Skip to content

Lars Eighner's Homepage


FamiliesWiki

calumus meretrix et gladio innocentis

Calendar

This wiki uses the proleptic Gregorian calendar. The Gregorian calendar is the present-day calendar which is used for civic, secular, and commercial purposes in all or nearly all the civilized world. Proleptic means that this calendar is also used for events that occurred before the Gregorian calendar was adopted in any particular place and also for dates before it was used anywhere.

The advantage of this is that when events can be expressed in the proleptic Gregorian calendar they are in their proper order and the differences in times of events can be calculated easily. The difficulty is that dates according to various local calendars must be converted. When enough is known about the local calendar used by people in the past who wrote the records we use, the conversion is a more or less simple calculation.

In reality, there is often doubt about which calendar a writer in the past was using. Moreover many old calendars were not even consistent with themselves: depending on astronomical observations of dubious accuracy or fiat. For much of the history of calendars, calendars were a year's to-do list for a small region: taxes, religious obligations, planting, and harvest. Planting time would not be the same for people in differing latitudes so there was no urgency in making their calendars the same. People who traveled or communicated widely would notice discrepancies in ritual (such a Passover being observed twice in one year albeit in different places), but most people were unaware and unconcerned by such inconsistencies.

A striking illustration of the difference between the proleptic and the not-so-proleptic Gregorian calendar occurs for Britain and her American colonies in September of 1752. The day after Wednesday, September 2 was Thursday, September 14. If you knew the law and abided by it, you dated your checks the 2nd on Wednesday and the 14th on Thursday. Wednesday was the last lawful day of the Julian calendar (in the affected jurisdictions), and Thursday was the first day of the Gregorian calendar. (Of course if you were in a place in North America where Catholicism ruled or a Catholic functionary keeping church records, you had been on the Gregorian calendar for a long time before.) In the proleptic Gregorian calendar, the day before Thursday, September 14 is Wednesday September 13, a day which never existed on the calendars of Englishmen.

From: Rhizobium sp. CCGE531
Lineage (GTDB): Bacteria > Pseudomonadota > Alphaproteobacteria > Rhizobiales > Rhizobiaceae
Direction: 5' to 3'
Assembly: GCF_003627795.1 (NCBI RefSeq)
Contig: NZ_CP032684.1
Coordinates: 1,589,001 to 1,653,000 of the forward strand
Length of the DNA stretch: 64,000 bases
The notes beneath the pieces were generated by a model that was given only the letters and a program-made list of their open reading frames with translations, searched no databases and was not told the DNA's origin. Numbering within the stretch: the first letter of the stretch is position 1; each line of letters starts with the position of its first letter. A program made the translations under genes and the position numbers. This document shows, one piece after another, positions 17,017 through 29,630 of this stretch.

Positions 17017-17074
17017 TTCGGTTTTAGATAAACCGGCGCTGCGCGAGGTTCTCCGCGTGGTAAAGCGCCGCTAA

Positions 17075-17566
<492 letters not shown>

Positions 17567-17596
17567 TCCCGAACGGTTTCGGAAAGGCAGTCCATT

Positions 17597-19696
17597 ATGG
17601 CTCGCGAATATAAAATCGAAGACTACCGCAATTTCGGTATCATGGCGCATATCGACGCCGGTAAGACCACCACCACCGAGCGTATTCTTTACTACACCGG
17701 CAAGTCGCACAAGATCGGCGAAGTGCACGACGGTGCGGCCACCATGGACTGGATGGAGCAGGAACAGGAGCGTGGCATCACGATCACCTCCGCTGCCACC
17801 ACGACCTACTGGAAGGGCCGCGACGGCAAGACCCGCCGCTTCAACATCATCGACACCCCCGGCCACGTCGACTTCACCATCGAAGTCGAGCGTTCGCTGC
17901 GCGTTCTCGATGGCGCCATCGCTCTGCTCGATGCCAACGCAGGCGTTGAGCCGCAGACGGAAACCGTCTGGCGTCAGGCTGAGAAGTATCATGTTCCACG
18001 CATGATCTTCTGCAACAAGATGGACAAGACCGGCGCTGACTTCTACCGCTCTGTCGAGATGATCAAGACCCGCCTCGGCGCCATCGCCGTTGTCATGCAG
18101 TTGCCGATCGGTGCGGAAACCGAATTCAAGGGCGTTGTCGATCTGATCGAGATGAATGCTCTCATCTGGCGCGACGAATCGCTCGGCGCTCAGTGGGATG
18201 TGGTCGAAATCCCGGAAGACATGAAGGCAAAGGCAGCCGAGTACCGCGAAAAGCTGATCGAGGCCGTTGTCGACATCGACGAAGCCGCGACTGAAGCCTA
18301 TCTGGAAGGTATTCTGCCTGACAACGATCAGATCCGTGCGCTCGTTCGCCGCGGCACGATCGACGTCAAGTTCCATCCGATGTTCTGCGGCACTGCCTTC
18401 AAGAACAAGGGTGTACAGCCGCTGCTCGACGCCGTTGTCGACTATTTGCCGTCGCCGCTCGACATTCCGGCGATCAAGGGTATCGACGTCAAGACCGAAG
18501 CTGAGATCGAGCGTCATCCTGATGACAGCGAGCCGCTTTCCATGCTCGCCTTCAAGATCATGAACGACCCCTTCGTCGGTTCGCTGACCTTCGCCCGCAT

Again, there is no internal problem within the proleptic Gregorian calendar. The problem, when there is one, is in knowing enough about the calendar system of source documents to convert them correctly. In fact, almost all calendar conversions are really made by counting Julian days (not to be confused with the Julian date or Julian calendar). Julian days are the actual number of days since a certain day in middle of the Fifth millennium BCE. Of course in the early part of this range there simply are no source documents which use calendars that we know enough about to make conversions anything but guesswork.

The Main Calendar Problem for American Genealogy

The main calendar problem for American genealogists is to determine which calendar the author of historical documents was using.

The three possibilities for dates in North America are that the date is a Gregorian date, that it is a Julian Date Old Style, or that it is a Julian date New Style.

New Style means that January 1 is the first day of the year, when the number of the year goes up by one. This is really not quite so new, as January 1 was new year's day when the Julian calendar was introduced in the in the First century BCE. But for religious reasons the new year was observed on various dates in European countries. The Old Style new year's in England was March 25. The Old Style new year's varied in European countries, but many of them were relatively quick to adopt the Gregorian calendar. For most dates on documents in North America, the difference between N.S and O.S. affects only dates between January 1 and March 25. One year must be added to O.S. dates in that period to make them N.S.

Although New Style was part of the Gregorian calendar reform (and all Gregorian dates can be assumed to be New Style), New Style was often adopted before the Gregorian calendar was adopted.